6. How can you get permission to use copyrighted materials in your book?

7. What laws should you be aware of if you write about real people and events?

8. Who owns the copyright if you collaborate with someone else on a book?

9. What contracts are an absolute must if you decide to self-publish?

Tonya Evans-Walls has blogs and examples of her own creative writing on MySpace at:

Resources to help answer the questions for Australian writers:

• Australian Society of Authors:
• Australian Copyright Council:
• Arts Law Centre of Australia:
• Writing Cultures: protocols for producing Australian Literature:

WORKSHOP: Working with literary agents with Mondella Jones

Mondella Jones runs her own literary agency ( in California and has a background in marketing, event management and editing. This workshop focused on some of the common mistakes made by writers when trying to find an agent:

1. Most query letters are TOO long! Keep your query letter brief – it should only be long enough to gain an agent’s interest.
2. Don’t submit material without having sent a query first – most agents won’t return your mss if it is unsolicited, and NEVER send the complete mss
3. Don’t use generic greetings – find out the agent’s name AND their gender if possible. If you don’t know the gender from the name itself, use ‘Dear Mondella Jones’.
4. Don’t send a query for an incomplete project – if the agent is interested they will want to see it all straight away. The agent will have moved on by the time you finish it.
5. Don’t send in an mss or letter with spelimg misteaks or typos - Check your grammar and punctuation. Have someone else read your work before you send it off.
6. Don’t send anything without an SSAE – if you want a response, send a stamped, self-addressed envelope and for the correct amount of postage!
7. Don’t forget your contact information – apparently Mondella has received a number of wonderful projects but they arrived with no contact information for the author – der! Agents don’t have time to hunt you down!
8. Don’t send to just any agent – do your research, see which agents represent the kind of books you’re doing.
9. Don’t seek a new agent while you have an existing relationship with anther agent – apart from it being unprofessional and bad form – they all speak to each other so your current agent will find out anyway.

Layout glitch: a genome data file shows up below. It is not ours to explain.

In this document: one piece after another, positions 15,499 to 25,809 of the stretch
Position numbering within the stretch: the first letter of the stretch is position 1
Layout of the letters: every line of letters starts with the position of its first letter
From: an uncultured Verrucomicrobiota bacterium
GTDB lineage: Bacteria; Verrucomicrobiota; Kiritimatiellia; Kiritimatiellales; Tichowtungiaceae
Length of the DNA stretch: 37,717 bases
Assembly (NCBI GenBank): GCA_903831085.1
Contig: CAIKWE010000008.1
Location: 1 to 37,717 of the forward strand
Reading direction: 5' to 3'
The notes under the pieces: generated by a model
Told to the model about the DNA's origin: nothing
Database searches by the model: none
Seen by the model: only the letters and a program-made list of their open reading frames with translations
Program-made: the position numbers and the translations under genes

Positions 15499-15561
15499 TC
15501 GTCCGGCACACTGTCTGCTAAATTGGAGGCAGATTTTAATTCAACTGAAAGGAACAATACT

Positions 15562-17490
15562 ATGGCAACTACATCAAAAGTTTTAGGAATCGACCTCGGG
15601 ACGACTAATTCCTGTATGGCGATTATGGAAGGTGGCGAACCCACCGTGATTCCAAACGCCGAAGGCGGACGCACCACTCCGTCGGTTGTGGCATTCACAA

10. Don’t skip a professional editor – use a professional editor once your mss is complete, not your cousin, lover, mother – unless they are professional editors.

For links to relevant organisations related to Literary Agents, Editorial Services, Ghostwriting Services, and Manuscript Assessment Services go to the Australian Society of Authors website:

WORKSHOP: From writer to editor: Copyediting Principals that work with N.Kali Mincy

N.Kali Mincy ( a writing coach and speaker with over 30 writing credits including “Creative Writing: Teaching New Writers Character Development in Fiction,” “The Fiction-Writing Toolkit,“ and “Copyediting Essentials.”

Some quick tips from Ms Mincy for copyreditors:
- Always ask for the style sheet for the house you are copyediting for
- Ask the right questions of the author you are editing – be specific. Give options of how something may be written differently.
- Look for redundancy / repetition.
- Consider the audience – their age and their education.
- The editor’s job is to propose. The writer’s job is to dispose!
- The copy editor’s job is NOT to make content changes.
- The first sentence / the first paragraph is the most important.
- Look up words you are unsure of
- Use the 4 C’s – clarity, coherency, consistency, and correctness

WORKSHOP: How to write a screenplay with Mike Matteo - author, screenwriter, teacher and film junkie

An exciting and energetic session, Mike suggested students in this session ask themselves the following questions:

• Why you like a particular movie?
• Why you don’t like a particular movie?

All screenplays need conflict, so ask yourself:
• What if?
• What now?
• What next?

In life, one thing happens after another. In movies, one thing happens because of another.

Every screenplay needs to do these things:
1. Get the audience’s attention
2. Establish nuances of character
3. Establish character relationships
4. Show internal conflict – how is character being affected
5. Build foundations for the rest of the script – needs to set up the next part of the script

Some terminology and explanations
• Plot point – an event that makes the script move along quicker.
• Thought line of action – every action has to have a valid reason.
• The protagonist - needs to be liked but needs to have flaws.
• The Antagonist – needs to be strong but balanced, they are either about greed or power or both. Must also have a human quality and essence of humanity.

Examples of films to watch
With a plot driven script – Armageddon
With a character driven script – Forrest Gump
Opening scene – The Godfather

Final tip: all writing should evoke emotion / should make you want to see more, read or see a sequel.

Suggested reading: The Complete Guide to Standard Script Formats, Part 1: the screenplay (otherwise known as the ‘Bible of Hollywood’)

The next Black Writers Reunion & Conference is scheduled to be held in Las Vegas, Nevada, June 18-19, 2009. For more information go to:


Rosemary Nissen-Wade said...

Very useful stuff, Anita. Thanks for sharing! I'll be directing members of my writers' group here.

Dr Anita Heiss said...

Thanks Rosemary - glad it could be of use. I actually got a lot out of writing my notes up and remembering what I need to do to perfect the craft. Peace, Anita